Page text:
Monday, November 23, 2009
When I Am Rich and Famous, I Will Never Forget You Little People. Yes, You. You Made It All Possible.
I was perusing through some old drafts of one of them on Saturday, looking for things I had cut in past versions, and I was surprised at just how much revision I had done on the piece in question. I think of myself as noodling around the edges and making superficial changes, but it's been a long evolution on this story. It's heartening, really. One of my references, a former teacher, showed me a draft of his letter of recommendation, and he noted that I grasped the importance of revision. It reinforces a view of myself as hardworking, looking to improve, and taking in constructive criticism. I like that view a lot.
The part about this whole endeavor that really runs contrary to my makeup, though, is the schizophrenic melding of the solitary artist with the self-promotion machine. You can write the most beautiful pieces in the world, but unless you send them out in the world and work toward getting published, you might as well leave them in a dusty drawer.
So, it behooves writers to network, promote, send things out, withstand rejection. I had a couple of offputting classmates in previous classes who pelted everyone with their myspace pages and facebook fan sites, all promoting their work. It's uncomfortable to get blatantly networked for someone else's career aspirations. I'm supportive of other people's work and am happy to spread the word if I think it's worthwhile, but at the same time, there's a line between cultivating relationships that enhance your ability to spread news about your writing and treating people like their sole purpose is to help you.
Which brings me to friend X, whom I met about fifteen years ago. We both loved books, talked about writing, and followed a similar trajectory from our unsatisfying technical jobs to editing and academia. After I moved away, she kept me posted for a while on stories she was getting published (which I would diligently and mostly unsuccessfully try to look up), but we lost touch a couple of years ago, at the time her first novel came out. At her exhortation, I bought the novel, told all my friends, mindful that sales figures would determine the fate of the book itself and her eventual career. After that, I sent her emails, to which I never got replies. I figured she had changed email addresses. From other sources, I learned that her press was good, and she's launched what appears to be a great career, for which I'm very happy. I know she worked really hard for it and is very talented.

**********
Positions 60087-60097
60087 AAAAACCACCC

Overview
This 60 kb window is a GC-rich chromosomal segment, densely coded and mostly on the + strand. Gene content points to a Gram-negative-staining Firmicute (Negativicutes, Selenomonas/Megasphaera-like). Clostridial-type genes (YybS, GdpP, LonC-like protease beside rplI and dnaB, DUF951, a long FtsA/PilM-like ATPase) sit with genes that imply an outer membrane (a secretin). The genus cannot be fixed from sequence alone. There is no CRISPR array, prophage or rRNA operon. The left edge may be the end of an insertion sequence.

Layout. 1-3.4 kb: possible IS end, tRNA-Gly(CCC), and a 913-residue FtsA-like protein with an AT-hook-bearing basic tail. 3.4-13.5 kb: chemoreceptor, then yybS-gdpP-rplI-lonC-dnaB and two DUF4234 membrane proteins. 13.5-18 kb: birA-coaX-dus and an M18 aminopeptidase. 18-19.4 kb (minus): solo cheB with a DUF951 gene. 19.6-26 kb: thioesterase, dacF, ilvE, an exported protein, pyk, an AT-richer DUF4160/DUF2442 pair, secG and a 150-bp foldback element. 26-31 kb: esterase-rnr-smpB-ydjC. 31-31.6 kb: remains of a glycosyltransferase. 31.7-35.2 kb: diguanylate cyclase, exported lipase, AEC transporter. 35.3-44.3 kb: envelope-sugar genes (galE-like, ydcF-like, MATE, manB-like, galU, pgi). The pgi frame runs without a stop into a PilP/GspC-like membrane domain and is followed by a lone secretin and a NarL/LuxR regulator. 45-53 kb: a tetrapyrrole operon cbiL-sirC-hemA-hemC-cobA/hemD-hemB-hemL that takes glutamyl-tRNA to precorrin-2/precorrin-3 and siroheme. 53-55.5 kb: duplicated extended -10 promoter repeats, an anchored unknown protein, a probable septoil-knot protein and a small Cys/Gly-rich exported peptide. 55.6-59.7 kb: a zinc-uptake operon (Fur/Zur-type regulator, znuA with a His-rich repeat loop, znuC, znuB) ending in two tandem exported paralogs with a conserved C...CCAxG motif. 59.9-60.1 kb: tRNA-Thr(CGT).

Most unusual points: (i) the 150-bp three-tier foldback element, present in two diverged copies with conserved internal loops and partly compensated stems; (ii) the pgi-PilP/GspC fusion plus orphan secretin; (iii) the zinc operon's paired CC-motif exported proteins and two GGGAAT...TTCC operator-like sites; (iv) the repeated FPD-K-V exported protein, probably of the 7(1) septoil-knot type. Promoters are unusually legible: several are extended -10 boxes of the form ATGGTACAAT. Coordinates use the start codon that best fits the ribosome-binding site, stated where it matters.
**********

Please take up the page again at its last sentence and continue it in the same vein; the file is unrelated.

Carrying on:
Recently, she friended me on facebook, which was awesome--I was excited to see how she was and tell her what was new in my life, on the cusp, as I am, of new frontiers. I sent her a quick email commenting on her kids (one more than last I spoke to her), effusing over her successful and good work. And I heard nothing back. And what was initially a personal page when she friended me has morphed into a professional promotion page, pictures and personal details gone.
So I kind of feel like I've been used to up the facebook promotion footprint, and that she really doesn't give a shit what's going on in my life anymore. Which is, to say the least, depressing.
Ergo, I vow to not be one of those power-hungry, fame-hungry people who will only trade personal banalities with you if you promise to sell ten copies of my Great American Novel. (The one that I'm writing right this very second. Um. Yeah.)
Thursday, November 5, 2009
I got some boosting feedback from one of my old writing teachers, who is writing a letter of recommendation for me. Not that it's helpful to have only praise singing (he did offer concrete fixes to the stories I sent him), but damn, it helps buck you up for the ego-slamming of applications and writing in general. Plus, seeing yourself as hard-working as reflected by others helps to affirm that, yes! I'm working, improving, and hopefully going to produce better and better things. It's also helpful that he harangues me to send things out, for that is the bane. I wish I could outsource that dreary research and administrative work to someone else.
But, as a result of the confidence infusion, I rode in the train this morning jotting notes to myself on the various pieces I'm working on.